You may recall, just a few days ago (I think...), we put out a script do language translation using Yahoo/AltaVista's Babelfish interface. I mentioned, briefly, in that post that, when translating something into a foreign language, I always like to do a "reverse translation" using the translated output from my original query, and see how close the back-translation comes to what I originally wrote. It can make for hilarious results. In fact, unless you're entering something like "hello," it's almost guaranteed to come back goofy when translated back to English (or your native language).
For instance, given a phrase, and randomly picking Italian for the language to translate to-and-from, we would get this:
Original Phrase: Can I get you a drink, officer?
Translated to from English to Italian: Posso ottenergli una bevanda, ufficiale?
Translated back to English: I can ottenergli a drink, official?
What??? Apparently, The Italian "ottenergli" has no literal or idiomatic translation in English. And, if the back translation proves anything, it's that direct translation between languages is fairly weak. The translator (preferably a human ;) needs to be able to translate idiomatic phrases and cultural nuances and adapt them accordingly.
The good news is that this can be even more hilarious for you :) At the Lost In Translation language-bouncing site, it'll put anything you want through multiple language filters and give you back something that more closely resembles gibberish than your original expression.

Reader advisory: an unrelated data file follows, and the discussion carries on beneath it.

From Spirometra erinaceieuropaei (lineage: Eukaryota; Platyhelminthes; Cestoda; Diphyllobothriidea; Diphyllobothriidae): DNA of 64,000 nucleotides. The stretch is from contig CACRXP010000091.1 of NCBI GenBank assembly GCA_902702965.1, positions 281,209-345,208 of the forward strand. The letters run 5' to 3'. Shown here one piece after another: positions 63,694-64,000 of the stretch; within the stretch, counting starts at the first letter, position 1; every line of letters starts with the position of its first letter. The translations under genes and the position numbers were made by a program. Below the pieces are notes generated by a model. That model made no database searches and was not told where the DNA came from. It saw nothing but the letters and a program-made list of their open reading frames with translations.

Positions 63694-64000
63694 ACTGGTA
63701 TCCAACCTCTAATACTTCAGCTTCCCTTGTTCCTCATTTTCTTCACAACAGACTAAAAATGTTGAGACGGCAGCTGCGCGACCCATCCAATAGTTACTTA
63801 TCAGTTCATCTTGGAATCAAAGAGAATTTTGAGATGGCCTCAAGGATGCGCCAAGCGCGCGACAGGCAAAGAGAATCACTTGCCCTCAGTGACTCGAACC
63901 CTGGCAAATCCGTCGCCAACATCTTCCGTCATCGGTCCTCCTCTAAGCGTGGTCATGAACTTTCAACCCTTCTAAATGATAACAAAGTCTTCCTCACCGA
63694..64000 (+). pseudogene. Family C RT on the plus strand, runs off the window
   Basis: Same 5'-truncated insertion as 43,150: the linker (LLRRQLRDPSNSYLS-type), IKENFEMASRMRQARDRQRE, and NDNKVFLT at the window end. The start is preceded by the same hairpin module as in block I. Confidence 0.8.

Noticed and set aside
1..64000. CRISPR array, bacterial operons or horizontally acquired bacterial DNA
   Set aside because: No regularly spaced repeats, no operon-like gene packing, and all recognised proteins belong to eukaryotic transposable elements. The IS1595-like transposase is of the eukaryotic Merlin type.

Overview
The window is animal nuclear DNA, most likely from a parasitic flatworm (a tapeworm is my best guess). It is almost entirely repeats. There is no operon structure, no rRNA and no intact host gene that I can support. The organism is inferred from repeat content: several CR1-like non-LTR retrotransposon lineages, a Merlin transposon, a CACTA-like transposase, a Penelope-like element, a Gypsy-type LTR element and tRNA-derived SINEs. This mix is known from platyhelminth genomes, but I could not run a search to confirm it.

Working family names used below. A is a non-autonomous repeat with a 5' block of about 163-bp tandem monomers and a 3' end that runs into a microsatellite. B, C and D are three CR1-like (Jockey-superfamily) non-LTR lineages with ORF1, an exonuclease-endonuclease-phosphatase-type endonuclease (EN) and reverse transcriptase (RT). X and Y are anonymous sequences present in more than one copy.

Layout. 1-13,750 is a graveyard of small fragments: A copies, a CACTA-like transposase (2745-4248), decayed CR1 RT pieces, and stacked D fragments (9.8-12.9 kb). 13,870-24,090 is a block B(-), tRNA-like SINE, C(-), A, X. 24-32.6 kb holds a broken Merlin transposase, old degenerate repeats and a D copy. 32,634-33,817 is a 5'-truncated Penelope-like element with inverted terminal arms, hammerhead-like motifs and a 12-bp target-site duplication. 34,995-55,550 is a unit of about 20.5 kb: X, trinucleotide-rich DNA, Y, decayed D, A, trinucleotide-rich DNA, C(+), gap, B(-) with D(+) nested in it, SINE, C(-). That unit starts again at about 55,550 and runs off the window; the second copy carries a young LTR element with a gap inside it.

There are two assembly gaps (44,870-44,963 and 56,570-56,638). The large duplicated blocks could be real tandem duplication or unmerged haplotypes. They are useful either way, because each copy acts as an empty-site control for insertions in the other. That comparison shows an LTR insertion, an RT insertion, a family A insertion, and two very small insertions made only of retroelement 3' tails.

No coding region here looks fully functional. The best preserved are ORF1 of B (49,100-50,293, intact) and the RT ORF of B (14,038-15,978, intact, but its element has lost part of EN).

Even "Hello" is not immune!!! Here is the output (only the final output, although, on the Lost In Translation page it takes you through each step in the translation/back-translation process so you get a play by play on how your original meaning is mashed up and beaten into a sticky pulp of utter nonsense ;)
English Text Entered: Hello
After Final Back-Translation: Today
This makes no sense to me whatsoever (since I don't have a thorough understanding of all of the languages the site uses to "babelize" your original word or sentence). But it does make for some interesting reading. I've found, also, that if you choose not to include "Chinese, Japanese and Korean," your phrase has a better chance at surviving. For instance, "hello there," without the CJK, comes back as "hello there." With CJK, it seems to come back as either "highly there" or "today here" ;)
I, personally, find it very interesting to put my company's catch-phrase in. Any advertising slogan is generally good fodder, as well :)
I've tried to inline the initial "textarea" box here (you will be taken off of blogspot to tashian.com to get your results). If it doesn't work in your browser, you can get to the original Babel page here.
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